While you were buying $30 holiday gifts last month, a Volkswagen Bus sold for more than a new Porsche 911 Turbo S.
Last month, RM Sotheby’s sold a 1960 Volkswagen 23-Window Microbus for $207,200. That’s not a typo – this vintage VW was hammered home during the Icons auction held December 6 in New York with a selling price more in line with modern Italian supercars.
Being armchair observers in the world of classic autos, we know these old buses have a storied history and are supported by a seriously devoted following. We also know they’ve been steadily creeping up in value for some time now. The thing is, these aren’t quite on the radar for many auto buffs, so we suspect there are many people like us wondering when – and how – a first-generation Volkswagen Type 2 Microbus ascended into the realm of six-figure collectible cars.
To find out, we dialed up a couple experts on the matter – one from the auction world and one from the enthusiast realm – so we may better understand the bonkers phenomenon that is the vintage VW hippie bus.
“A 23-window Volkswagen is as iconic as a 1965 Mustang Convertible, or a Mercedes Gullwing,” said Gord Duff, global head of auctions for RM Sotheby’s in an interview with Motor1.com. “It’s one of those things that relates to any age, and to any level of collector. It appeals to someone that only ever wanted a 23-window bus, or to the type of collector that has Ferraris, vintage American cars; a wide range classic, iconic vehicles.”
Or course, there’s more to a $207,200 sale price than just an iconic status. Duff explained that a perfect storm of features, restoration quality, and venue played into the sale of this 1960 Microbus. He also noted that color combination makes a big difference, saying that the right shades can add as much as 20 percent to the value. On the flip side, he said having the same van with 21 windows can drop the value by half. That’s still $100,000, which isn’t exactly cheap.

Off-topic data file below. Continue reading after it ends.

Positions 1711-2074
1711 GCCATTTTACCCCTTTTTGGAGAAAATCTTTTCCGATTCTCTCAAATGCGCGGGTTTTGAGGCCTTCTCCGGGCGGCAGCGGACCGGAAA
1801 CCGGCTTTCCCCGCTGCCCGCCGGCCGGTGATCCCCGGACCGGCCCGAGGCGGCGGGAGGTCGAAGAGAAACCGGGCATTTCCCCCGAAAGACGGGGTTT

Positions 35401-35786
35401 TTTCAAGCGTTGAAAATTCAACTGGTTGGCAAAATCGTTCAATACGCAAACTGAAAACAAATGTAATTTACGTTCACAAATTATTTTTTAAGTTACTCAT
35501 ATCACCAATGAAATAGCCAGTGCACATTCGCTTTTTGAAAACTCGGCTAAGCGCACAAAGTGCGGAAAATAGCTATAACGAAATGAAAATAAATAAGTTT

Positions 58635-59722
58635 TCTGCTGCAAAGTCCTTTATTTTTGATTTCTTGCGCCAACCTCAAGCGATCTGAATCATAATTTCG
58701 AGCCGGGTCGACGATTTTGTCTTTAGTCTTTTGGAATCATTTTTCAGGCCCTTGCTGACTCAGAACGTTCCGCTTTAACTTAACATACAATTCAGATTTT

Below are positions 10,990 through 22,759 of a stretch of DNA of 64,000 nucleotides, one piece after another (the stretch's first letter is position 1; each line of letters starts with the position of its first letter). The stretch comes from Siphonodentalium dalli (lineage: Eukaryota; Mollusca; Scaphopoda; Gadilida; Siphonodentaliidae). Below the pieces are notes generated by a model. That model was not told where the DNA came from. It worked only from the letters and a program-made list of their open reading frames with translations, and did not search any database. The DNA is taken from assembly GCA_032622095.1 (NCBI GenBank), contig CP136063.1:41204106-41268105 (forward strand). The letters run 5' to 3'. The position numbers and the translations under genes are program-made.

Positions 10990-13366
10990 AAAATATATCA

Now that we better understand the why, let’s take a look at when. For that, Duff points to the pre-financial crash world of 2007-2008 as the take-off point, which is roughly the same timeframe identified by VW guru Adam Hurlburt. Aside from being a proper motoring fanatic and journalist, Hurlburt actually lives the VW bus lifestyle with his own first-generation ride – a 1965 Riviera camper.
“Split-window price hikes began in the early 2000s,” he explained. “Before then then you could nab a clean 23-window for $10,000 or less. In the 1990s you could buy one off a street corner for as low as $500. Boomer nostalgia really drove prices up, much like it did with muscle car values.”
Since then, several vintage busses have eclipsed the $200,000 mark at auctions. In 2011, Barrett-Jackson sold a restored 1963 23-window for $217,800. Just last year, a 1965 21-window bus actually topped $300,000 at Barrett-Jackson, though with a tweaked engine, custom interior, and 17-inch wheels, it wasn’t entirely stock.
Will the prices go up from here? Trends are suggesting the top-dollar buses are stable, but that doesn’t mean other models might not inch up. Hurlburt bought his 1965 Riveria for $5,000 back in 2010 and feels he could get at least $22,000 for it now, but both Hurlburt and Duff say the first-generation 23-window models are where the really big money will likely stay.
Who knew that one of the biggest symbols of the 1960s would become such a high-dollar collectible? For now, anyway.
Photos courtesy of RM Sotheby’s